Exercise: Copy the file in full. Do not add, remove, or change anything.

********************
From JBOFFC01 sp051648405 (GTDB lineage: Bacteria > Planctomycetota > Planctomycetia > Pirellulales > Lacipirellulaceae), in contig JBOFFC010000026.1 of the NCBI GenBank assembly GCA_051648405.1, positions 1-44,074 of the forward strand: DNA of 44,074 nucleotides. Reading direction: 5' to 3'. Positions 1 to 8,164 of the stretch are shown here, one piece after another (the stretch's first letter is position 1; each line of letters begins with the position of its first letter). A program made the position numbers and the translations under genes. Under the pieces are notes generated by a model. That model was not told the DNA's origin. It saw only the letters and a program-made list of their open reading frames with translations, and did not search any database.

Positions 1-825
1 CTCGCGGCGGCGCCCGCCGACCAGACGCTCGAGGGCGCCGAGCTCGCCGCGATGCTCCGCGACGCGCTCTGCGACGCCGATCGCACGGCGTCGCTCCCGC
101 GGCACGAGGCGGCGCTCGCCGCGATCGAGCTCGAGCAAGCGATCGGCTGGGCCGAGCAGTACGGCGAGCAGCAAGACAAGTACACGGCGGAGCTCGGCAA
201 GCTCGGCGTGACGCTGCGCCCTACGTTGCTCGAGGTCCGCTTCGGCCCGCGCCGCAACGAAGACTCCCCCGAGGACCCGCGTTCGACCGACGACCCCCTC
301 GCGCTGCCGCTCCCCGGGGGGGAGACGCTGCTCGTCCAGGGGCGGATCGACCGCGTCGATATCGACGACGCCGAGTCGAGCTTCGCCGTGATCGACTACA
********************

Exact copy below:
From JBOFFC01 sp051648405 (GTDB lineage: Bacteria > Planctomycetota > Planctomycetia > Pirellulales > Lacipirellulaceae), in contig JBOFFC010000026.1 of the NCBI GenBank assembly GCA_051648405.1, positions 1-44,074 of the forward strand: DNA of 44,074 nucleotides. Reading direction: 5' to 3'. Positions 1 to 8,164 of the stretch are shown here, one piece after another (the stretch's first letter is position 1; each line of letters begins with the position of its first letter). A program made the position numbers and the translations under genes. Under the pieces are notes generated by a model. That model was not told the DNA's origin. It saw only the letters and a program-made list of their open reading frames with translations, and did not search any database.

Positions 1-825
1 CTCGCGGCGGCGCCCGCCGACCAGACGCTCGAGGGCGCCGAGCTCGCCGCGATGCTCCGCGACGCGCTCTGCGACGCCGATCGCACGGCGTCGCTCCCGC
101 GGCACGAGGCGGCGCTCGCCGCGATCGAGCTCGAGCAAGCGATCGGCTGGGCCGAGCAGTACGGCGAGCAGCAAGACAAGTACACGGCGGAGCTCGGCAA
201 GCTCGGCGTGACGCTGCGCCCTACGTTGCTCGAGGTCCGCTTCGGCCCGCGCCGCAACGAAGACTCCCCCGAGGACCCGCGTTCGACCGACGACCCCCTC
301 GCGCTGCCGCTCCCCGGGGGGGAGACGCTGCTCGTCCAGGGGCGGATCGACCGCGTCGATATCGACGACGCCGAGTCGAGCTTCGCCGTGATCGACTACA